Mother, Daughter, and Roles

This post follows on from yesterday’s post, “Charity and Charly.” In August of 2017, it was reported that Charity had beef with the producers of “My 600-lb Life,” because they allowed the public narrative to hint at hanky-panky between her daughter Charly, and Charity’s much-younger fiance Tony, who also happens to be Charly’s uncle. She wrote about it on Facebook, where the account also contains before-and-after photos showing the results of Charity’s gastric bypass surgery, and encouraging posts that Charity addresses to herself.

Charity complained that the TV crew did not show the family members doing any of their many outdoor activities, but made them sit in the living room, and only included those scenes in the episode. Via social media, she admitted that she and Charly sometimes struggled to get along, but also had “many many great happy times.”

Charly, now a Certified Nursing Assistant and caregiver, also has a Facebook account
whose recent entries about toxic relationships and broken hearts are not reassuring. Only a year after Charly claimed, in an interview, to be in control of herself, journalist Nathan Francis wrote,

As Charity started losing weight, Charly started gaining more independence… But Charly soon saw a change of her own, following her mother’s overeating habits and starting to gain weight herself… Now Charly weighs more than her mother.

If, as Francis conveyed, “Charly was happy to be freed from the prison of her mother’s health,” why would the gloriously liberated younger woman be putting on pounds, which is generally understood as a distress signal?

The aftermath

During the time when her mother was losing weight, Charly was bulking up, closing in on the 400-pound mark. The picture on this page illustrates a fanciful notion as a metaphor with chilling implications. In the Dark Ages, when people accepted demons as real, they made assumptions about what would occur when a demon was expunged from a human.

It could not just fly back to Hell, but would have to move into a different body. A very superstitious person might imagine that the evil spirit expelled from the mother had taken up residence in the daughter. In the realm of clinical psychology, a similar notion would be expressed in different language.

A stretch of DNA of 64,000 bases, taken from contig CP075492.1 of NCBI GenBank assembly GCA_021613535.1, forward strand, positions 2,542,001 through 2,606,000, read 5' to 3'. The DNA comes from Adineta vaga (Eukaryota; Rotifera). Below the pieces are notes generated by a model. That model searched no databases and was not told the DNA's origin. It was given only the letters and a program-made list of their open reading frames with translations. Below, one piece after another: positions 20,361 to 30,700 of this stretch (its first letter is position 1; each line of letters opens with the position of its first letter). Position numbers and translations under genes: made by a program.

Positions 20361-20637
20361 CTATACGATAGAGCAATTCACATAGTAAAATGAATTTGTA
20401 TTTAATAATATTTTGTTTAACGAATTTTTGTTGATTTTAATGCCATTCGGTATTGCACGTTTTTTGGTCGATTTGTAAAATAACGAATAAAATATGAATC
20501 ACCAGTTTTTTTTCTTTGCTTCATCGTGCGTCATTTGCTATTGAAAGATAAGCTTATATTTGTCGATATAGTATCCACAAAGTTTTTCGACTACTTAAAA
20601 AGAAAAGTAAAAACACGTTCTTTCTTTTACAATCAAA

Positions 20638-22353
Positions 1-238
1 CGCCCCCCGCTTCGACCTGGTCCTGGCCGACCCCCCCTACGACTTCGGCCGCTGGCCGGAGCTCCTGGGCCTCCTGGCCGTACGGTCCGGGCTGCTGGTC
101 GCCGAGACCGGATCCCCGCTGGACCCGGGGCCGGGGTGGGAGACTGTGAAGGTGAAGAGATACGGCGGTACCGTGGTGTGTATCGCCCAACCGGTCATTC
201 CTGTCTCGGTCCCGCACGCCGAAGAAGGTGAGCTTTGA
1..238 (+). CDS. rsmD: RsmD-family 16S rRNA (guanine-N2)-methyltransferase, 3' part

Post-operatively, Charity’s course was miserable to experience, and psychologically painful to watch. Anyone considering bariatric surgery should be very well prepared, mentally and emotionally.

Even then the challenges are huge. Journalist Jeryl Lippe wrote,

Charity’s multiple skin surgeries caused massive complications. “Since I’ve lost so much weight, the excess skin on my stomach has been causing a lot of problems,” she said. “I’ve been getting a lot of cellulitis infections. I’ve had to go back to the hospital a couple of times in the past month to be treated, and it’s frustrating because it’s really hard to keep making progress with these complications. And my body is still really misshapen.”

Many viewers of the show wonder how, confronted every day with this very clear picture of her own future, Charly was not motivated to drastically change her own ways. With the blueprint of her mother’s life laid out before her as a warning, how is she so inescapably trapped?

Other questions arise, like, if Charly had not been raised by Charity, what would she look like and be like today? Would a properly-functioning Child Protective Services have intervened to place the child in a foster home? Is any of this relevant to the media-driven competition that, in some quarters, weight loss has become?

Your responses and feedback are welcome!

Source: “My 600 lb Life Charity Pierce continues weight loss jourley with possible new surgery,”, 08/28/17
Source: “‘My 600-LB Life’ Charly Pictures: Can Charity’s Daughter Follow In Her Mother’s Footsteps And Lose Weight?,”, 05/17/17
Source: “Charity From ‘My 600-lb Life’ Has Shed More Than 500 Pounds,”, 09/13/17
Photo credit: Internet Archive Book Images on Visualhunt/No known copyright restrictions

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Profiles: Kids Struggling with Weight

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OVERWEIGHT: What Kids Say explores the obesity problem from the often-overlooked perspective of children struggling with being overweight.

About Dr. Robert A. Pretlow

Dr. Robert A. Pretlow is a pediatrician and childhood obesity specialist. He has been researching and spreading awareness on the childhood obesity epidemic in the US for more than a decade.
You can contact Dr. Pretlow at:


Dr. Pretlow’s invited presentation at the American Society of Animal Science 2020 Conference
What’s Causing Obesity in Companion Animals and What Can We Do About It

Dr. Pretlow’s invited presentation at the World Obesity Federation 2019 Conference:
Food/Eating Addiction and the Displacement Mechanism

Dr. Pretlow’s Multi-Center Clinical Trial Kick-off Speech 2018:
Obesity: Tackling the Root Cause

Dr. Pretlow’s 2017 Workshop on
Treatment of Obesity Using the Addiction Model

Dr. Pretlow’s invited presentation for
TEC and UNC 2016

Dr. Pretlow’s invited presentation at the 2015 Obesity Summit in London, UK.

Dr. Pretlow’s invited keynote at the 2014 European Childhood Obesity Group Congress in Salzburg, Austria.

Dr. Pretlow’s presentation at the 2013 European Congress on Obesity in Liverpool, UK.

Dr. Pretlow’s presentation at the 2011 International Conference on Childhood Obesity in Lisbon, Portugal.

Dr. Pretlow’s presentation at the 2010 Uniting Against Childhood Obesity Conference in Houston, TX.

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